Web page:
ICSOM’s Conference Sidesteps Equal Pay For Equal Work And Substitute Parity

Toward the end of summer, the International Conference of Symphony and Opera Musicians (ICSOM), a players’ conference within the American Federation of Musicians (AFM) that represents over 4,000 regularly employed orchestra musicians from 52 professional US orchestras, holds its annual conference and this year’s event is in Philadelphia from 8/26/15 through 8/29/15. Traditionally, ICSOM conferences are a way for representatives from each member orchestra to deliver internal reports, conduct a number of educational and training sessions/presentations, and ratify resolutions for internal governance and broader AFM related matters.

Adaptistration People 163According to the most recent conference agenda available, dated 8/2/15, there will be sessions on public relations, intellectual property rights, mental health, and media agreements but you won’t find any topics that address the duty of fair representation as it applies to substitute parity and equal work for equal pay.

Back in February, 2015 we learned that equal work for equal pay is a third-rail topic for ICSOM. At that time, ICSOM declined to discuss why an increasing number of its member orchestras have ratified agreements that contain substitute disparity terms nor were they willing to provide statements about whether or not their organization has ever addressed the topic in any past conferences or via an article in their quarterly newsletter, Senza Sordino.

And since the 2015 ICSOM conference agenda is labeled as a draft and subject to change, I contacted ICSOM chair Bruce Ridge to see if there were any plans or internal discussion on the potential for including a session on the duty of fair representation as it applies to substitute parity and equal work for equal pay by the time the conference begins on 8/26/2015.

Unfortunately, Ridge failed to respond or even acknowledge the questions.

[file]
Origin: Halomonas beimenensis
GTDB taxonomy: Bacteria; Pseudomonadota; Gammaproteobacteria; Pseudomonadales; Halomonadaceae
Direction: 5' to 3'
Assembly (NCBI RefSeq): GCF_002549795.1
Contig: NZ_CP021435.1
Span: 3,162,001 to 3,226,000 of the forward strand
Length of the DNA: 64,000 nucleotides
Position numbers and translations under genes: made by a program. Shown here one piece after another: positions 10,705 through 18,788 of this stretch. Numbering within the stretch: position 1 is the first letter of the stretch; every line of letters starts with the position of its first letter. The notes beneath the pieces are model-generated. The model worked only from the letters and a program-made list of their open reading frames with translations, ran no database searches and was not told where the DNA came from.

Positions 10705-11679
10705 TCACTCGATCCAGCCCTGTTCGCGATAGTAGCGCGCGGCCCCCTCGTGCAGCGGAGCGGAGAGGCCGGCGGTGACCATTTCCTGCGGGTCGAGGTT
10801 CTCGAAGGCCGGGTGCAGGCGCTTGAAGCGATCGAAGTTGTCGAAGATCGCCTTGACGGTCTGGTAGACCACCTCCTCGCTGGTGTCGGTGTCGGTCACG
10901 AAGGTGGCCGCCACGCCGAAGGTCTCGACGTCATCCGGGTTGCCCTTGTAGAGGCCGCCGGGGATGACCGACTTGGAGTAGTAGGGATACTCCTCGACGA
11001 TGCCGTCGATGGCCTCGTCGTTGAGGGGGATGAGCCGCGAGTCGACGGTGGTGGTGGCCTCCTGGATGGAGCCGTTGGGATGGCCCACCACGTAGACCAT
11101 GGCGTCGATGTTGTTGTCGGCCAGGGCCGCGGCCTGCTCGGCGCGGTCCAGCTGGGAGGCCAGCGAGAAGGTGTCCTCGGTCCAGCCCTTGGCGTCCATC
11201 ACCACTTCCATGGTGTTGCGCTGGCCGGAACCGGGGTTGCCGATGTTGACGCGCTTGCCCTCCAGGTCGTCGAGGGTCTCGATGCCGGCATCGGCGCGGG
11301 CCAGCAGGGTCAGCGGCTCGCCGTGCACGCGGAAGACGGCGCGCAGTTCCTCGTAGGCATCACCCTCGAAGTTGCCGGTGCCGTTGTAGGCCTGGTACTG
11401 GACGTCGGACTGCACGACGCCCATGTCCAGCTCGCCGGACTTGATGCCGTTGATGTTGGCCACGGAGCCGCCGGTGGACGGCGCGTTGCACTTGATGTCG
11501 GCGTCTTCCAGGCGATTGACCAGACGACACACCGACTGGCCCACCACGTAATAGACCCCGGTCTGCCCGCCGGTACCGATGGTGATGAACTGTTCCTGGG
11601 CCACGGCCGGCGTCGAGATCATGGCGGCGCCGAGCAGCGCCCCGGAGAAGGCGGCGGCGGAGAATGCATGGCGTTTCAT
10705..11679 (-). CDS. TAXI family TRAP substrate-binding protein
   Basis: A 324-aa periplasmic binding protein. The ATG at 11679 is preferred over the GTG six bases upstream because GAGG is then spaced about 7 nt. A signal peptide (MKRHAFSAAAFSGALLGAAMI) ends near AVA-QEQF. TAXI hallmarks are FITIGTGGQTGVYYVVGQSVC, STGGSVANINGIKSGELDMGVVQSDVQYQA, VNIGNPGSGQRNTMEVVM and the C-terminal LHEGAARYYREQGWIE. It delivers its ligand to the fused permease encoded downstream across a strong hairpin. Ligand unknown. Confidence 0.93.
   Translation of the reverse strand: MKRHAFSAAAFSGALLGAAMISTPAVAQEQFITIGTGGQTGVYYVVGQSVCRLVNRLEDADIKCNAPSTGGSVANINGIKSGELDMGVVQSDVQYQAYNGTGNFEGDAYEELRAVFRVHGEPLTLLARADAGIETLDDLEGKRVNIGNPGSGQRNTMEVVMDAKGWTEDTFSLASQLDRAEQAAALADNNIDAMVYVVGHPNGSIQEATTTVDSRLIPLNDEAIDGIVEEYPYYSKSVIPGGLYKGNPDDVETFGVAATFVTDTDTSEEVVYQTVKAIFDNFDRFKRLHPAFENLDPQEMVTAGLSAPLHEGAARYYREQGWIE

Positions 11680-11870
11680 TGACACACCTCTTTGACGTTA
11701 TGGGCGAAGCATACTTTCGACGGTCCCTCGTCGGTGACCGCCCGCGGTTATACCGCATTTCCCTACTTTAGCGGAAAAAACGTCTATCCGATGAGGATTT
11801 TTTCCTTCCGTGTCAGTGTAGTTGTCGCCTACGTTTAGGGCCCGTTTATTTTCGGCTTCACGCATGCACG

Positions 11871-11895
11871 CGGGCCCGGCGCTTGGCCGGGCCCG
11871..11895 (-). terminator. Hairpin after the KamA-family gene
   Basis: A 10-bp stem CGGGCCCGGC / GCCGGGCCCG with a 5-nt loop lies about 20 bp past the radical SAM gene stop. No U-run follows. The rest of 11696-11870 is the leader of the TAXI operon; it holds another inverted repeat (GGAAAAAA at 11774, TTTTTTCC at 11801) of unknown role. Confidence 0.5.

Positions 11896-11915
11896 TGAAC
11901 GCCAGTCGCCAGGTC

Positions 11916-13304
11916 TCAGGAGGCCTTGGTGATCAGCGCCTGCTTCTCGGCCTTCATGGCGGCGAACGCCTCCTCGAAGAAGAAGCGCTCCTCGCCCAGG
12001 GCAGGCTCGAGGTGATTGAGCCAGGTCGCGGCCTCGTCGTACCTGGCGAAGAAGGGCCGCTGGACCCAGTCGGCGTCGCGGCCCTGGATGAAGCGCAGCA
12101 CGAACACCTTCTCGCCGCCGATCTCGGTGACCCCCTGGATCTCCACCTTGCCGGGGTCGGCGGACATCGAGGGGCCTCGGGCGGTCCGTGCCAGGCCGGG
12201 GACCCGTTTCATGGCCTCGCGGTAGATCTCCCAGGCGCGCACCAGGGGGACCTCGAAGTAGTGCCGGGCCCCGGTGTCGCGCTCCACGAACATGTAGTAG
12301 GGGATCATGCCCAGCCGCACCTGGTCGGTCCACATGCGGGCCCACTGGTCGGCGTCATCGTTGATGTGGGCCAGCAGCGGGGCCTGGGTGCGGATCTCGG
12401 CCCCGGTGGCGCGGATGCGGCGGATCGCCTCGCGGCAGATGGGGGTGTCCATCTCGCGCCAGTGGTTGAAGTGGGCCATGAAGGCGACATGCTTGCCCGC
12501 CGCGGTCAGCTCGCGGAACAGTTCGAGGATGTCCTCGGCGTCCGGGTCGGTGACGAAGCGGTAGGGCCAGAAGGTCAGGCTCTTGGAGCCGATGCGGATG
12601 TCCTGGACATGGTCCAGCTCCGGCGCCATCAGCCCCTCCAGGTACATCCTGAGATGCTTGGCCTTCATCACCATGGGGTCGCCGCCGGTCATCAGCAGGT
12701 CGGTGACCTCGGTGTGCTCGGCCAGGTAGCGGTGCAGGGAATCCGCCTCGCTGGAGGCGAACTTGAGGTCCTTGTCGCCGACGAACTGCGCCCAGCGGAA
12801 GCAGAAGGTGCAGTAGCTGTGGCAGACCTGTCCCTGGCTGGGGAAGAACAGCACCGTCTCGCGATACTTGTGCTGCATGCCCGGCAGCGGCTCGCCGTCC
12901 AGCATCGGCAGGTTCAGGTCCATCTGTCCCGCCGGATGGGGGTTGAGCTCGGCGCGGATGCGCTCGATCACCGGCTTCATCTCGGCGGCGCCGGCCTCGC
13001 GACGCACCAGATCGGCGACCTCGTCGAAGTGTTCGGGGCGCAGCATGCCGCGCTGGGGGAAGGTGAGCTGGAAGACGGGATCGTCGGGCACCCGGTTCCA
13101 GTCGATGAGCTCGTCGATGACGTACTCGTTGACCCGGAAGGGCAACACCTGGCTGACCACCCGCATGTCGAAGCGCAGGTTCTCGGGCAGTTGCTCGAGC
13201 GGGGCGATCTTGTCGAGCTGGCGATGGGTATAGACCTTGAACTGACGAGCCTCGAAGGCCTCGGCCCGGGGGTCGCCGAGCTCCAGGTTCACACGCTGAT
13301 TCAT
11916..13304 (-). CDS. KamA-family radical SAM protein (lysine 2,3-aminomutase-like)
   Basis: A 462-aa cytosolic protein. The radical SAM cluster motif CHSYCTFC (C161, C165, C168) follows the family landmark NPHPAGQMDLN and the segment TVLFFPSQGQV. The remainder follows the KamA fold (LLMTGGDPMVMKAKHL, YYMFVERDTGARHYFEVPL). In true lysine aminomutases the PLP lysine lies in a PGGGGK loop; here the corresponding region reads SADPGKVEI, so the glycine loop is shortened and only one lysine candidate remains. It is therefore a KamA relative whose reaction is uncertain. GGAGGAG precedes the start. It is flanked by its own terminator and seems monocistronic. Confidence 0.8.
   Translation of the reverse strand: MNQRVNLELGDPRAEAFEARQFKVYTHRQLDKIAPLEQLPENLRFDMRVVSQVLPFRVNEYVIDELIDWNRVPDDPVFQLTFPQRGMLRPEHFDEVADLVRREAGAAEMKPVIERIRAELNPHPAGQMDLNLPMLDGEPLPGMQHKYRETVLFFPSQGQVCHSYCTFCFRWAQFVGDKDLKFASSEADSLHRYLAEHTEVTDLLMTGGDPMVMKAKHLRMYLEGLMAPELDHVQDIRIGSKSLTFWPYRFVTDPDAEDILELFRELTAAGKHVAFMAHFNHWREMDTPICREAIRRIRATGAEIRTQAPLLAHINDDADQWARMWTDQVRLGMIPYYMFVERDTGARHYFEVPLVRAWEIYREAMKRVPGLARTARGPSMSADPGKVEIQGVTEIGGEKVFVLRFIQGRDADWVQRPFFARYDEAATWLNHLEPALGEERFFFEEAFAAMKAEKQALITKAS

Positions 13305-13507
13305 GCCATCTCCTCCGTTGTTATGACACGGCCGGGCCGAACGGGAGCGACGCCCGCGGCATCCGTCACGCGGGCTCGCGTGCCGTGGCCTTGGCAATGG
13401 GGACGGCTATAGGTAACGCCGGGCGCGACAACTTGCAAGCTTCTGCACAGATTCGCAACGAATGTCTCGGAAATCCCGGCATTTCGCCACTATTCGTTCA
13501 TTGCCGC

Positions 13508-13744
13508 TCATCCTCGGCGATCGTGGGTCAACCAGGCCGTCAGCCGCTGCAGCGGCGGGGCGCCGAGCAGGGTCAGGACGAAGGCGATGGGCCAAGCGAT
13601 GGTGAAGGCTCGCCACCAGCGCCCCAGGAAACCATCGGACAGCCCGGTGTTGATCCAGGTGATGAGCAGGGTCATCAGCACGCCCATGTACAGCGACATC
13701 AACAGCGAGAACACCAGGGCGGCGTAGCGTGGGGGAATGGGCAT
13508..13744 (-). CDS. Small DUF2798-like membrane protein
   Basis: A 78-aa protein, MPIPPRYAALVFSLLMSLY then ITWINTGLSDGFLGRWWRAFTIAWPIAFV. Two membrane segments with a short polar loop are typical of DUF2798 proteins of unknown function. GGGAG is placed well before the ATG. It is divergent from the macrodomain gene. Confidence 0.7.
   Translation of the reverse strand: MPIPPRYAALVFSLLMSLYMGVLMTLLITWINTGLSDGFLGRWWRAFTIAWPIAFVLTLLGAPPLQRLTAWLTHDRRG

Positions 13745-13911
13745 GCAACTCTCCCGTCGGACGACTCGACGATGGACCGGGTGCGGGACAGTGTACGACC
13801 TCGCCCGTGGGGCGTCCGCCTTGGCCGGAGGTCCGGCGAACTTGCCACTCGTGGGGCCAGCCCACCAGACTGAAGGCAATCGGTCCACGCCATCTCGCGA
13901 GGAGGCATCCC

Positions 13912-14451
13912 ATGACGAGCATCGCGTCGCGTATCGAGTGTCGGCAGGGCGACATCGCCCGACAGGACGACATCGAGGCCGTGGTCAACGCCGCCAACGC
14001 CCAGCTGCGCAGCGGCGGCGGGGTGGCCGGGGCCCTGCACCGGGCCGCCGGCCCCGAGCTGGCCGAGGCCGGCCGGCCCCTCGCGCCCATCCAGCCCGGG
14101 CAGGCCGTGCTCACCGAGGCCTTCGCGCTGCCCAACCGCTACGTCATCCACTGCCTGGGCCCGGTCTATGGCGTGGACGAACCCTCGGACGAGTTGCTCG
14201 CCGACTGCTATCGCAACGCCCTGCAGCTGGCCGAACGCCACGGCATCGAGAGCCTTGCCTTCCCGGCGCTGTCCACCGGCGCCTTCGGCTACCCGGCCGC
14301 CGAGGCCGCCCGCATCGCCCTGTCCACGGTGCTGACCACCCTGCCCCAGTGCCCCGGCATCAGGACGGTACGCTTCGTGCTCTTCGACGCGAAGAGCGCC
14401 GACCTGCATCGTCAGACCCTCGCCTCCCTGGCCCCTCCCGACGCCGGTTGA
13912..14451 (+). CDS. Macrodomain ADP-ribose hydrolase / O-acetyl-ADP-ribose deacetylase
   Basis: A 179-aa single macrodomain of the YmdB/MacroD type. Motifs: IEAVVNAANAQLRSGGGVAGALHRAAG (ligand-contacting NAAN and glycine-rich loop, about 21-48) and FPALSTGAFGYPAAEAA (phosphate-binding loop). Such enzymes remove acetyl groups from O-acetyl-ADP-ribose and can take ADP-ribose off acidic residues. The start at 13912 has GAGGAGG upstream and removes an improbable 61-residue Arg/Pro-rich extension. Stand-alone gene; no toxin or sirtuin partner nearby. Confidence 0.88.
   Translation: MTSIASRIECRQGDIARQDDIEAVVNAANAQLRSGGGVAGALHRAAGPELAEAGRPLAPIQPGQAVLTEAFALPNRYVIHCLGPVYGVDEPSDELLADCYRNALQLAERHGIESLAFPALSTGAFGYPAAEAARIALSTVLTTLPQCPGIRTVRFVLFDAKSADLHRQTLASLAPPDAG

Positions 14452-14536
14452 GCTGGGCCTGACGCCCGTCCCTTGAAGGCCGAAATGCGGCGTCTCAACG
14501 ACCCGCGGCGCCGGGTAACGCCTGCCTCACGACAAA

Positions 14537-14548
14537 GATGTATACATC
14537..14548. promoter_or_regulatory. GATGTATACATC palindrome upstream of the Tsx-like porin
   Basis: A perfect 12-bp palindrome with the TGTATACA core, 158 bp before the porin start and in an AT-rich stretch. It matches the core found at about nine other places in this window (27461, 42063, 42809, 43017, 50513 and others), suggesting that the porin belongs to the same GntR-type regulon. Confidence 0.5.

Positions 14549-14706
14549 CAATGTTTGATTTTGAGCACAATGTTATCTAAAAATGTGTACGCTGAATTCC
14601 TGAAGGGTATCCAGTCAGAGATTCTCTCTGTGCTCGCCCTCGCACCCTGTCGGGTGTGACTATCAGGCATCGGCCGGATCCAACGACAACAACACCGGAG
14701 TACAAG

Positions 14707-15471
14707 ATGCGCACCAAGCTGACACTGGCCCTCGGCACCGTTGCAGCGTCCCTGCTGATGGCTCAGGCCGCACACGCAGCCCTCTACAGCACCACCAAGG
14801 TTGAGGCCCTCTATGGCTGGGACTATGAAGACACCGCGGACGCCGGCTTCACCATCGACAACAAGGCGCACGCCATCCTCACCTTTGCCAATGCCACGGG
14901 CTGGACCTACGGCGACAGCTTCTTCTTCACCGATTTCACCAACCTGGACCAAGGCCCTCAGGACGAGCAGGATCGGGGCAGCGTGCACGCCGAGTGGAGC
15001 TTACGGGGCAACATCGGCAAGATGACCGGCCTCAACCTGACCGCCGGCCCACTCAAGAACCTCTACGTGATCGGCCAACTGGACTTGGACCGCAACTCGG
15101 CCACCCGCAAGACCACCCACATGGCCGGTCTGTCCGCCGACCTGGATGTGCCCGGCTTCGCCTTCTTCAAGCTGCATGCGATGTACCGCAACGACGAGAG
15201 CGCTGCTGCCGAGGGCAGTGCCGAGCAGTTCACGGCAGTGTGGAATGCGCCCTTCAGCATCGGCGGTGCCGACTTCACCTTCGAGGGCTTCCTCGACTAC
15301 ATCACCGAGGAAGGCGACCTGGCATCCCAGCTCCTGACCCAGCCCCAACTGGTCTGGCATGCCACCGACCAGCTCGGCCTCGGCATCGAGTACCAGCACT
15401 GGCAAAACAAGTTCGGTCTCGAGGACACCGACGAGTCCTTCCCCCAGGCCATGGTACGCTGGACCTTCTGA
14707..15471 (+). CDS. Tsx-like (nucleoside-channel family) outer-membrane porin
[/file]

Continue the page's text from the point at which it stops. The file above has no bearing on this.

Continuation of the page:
Consequently, it appears that the inertia of substitute disparity will continue unabated by any formal effort within the ranks of the AFM’s oldest player conference to marginalize or reverse the trend.

About Drew McManus

"I hear that every time you show up to work with an orchestra, people get fired." Those were the first words out of an executive's mouth after her board chair introduced us. That executive is now a dear colleague and friend but the day that consulting contract began with her orchestra, she was convinced I was a hatchet-man brought in by the board to clean house.

I understand where the trepidation comes from as a great deal of my consulting and technology provider work for arts organizations involves due diligence, separating fact from fiction, interpreting spin, as well as performance review and oversight. So yes, sometimes that work results in one or two individuals "aggressively embracing career change" but far more often than not, it reinforces and clarifies exactly what works and why.

In short, it doesn't matter if you know where all the bodies are buried if you can't keep your own clients out of the ground, and I'm fortunate enough to say that for more than 15 years, I've done exactly that for groups of all budget size from Qatar to Kathmandu.

For fun, I write a daily blog about the orchestra business, provide a platform for arts insiders to speak their mind, keep track of what people in this business get paid, help write a satirical cartoon about orchestra life, hack the arts, and love a good coffee drink.

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6 thoughts on “ICSOM’s Conference Sidesteps Equal Pay For Equal Work And Substitute Parity

  1. I agree, there is a great deal to learn via a retrospective perspective and it could certainly be a fascinating conversation. Having said that, if this is the same PR professional I believe worked with a number of the player associations that went through work stoppages, I hope the related analysis and presentation are better than those corresponding communication efforts.

  2. Slightly off your main point, but the most scorching indictments of unfair or non-representative union officials (in teaching, not in music) has come from friends I know who have suffered at the hands of their union officials. They’ve made me highly suspicious (that’s as strongly as I want to put it) of unions these days. That doesn’t take away from what their predecessors accompolished in the 30s and earlier times.

    • All things being equal, I tend to recommend shying away from making comparisons between unions; case in point, with your example, you referenced the word officials but via the issue of Substitute Parity that doesn’t really apply since player associations elect their own representatives and ratify agreements directly. In this scenario, the officials are the actual members.

  3. Drew – As you’ve indeed discovered, this is a 3rd-rail issue leaving AFM locals and the AFM itself powerless to address. Having granted orchestra members not only the right of ratification, but also the right to negotiate using their own attorneys, AFM locals become rubber-stampers on the contracts. To do otherwise would not be politically feasible.

    It seems that a sense of fairness only goes so far when rostered musicians are under fire from management for horrific givebacks (see: Philadelphia, Minnesota, etc.).

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